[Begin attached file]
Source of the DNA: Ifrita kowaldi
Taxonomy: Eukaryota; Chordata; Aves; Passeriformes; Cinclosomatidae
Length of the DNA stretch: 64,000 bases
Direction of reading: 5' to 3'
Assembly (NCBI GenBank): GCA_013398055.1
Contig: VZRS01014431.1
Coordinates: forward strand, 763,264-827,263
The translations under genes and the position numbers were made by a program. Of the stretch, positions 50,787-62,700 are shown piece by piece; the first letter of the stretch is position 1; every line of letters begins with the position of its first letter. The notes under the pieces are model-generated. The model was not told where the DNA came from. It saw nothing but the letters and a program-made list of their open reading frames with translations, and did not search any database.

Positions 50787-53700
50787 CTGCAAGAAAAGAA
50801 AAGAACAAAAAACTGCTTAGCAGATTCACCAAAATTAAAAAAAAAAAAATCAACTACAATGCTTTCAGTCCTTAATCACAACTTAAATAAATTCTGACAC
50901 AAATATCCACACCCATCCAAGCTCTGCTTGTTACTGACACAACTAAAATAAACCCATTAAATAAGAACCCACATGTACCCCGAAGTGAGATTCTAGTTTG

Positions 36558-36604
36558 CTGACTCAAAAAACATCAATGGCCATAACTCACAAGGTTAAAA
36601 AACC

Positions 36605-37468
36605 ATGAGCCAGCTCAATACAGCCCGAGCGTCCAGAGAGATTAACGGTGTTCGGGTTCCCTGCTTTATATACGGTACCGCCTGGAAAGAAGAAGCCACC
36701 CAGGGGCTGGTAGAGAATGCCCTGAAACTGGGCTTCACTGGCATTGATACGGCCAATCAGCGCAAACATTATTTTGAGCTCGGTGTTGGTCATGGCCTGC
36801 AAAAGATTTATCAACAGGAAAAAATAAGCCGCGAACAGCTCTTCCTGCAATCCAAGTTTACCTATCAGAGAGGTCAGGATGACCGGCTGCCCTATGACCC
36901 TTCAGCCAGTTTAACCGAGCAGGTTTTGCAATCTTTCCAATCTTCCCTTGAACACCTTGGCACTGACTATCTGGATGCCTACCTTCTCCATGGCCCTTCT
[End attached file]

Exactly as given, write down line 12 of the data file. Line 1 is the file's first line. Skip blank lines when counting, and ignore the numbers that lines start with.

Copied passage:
50901 AAATATCCACACCCATCCAAGCTCTGCTTGTTACTGACACAACTAAAATAAACCCATTAAATAAGAACCCACATGTACCCCGAAGTGAGATTCTAGTTTG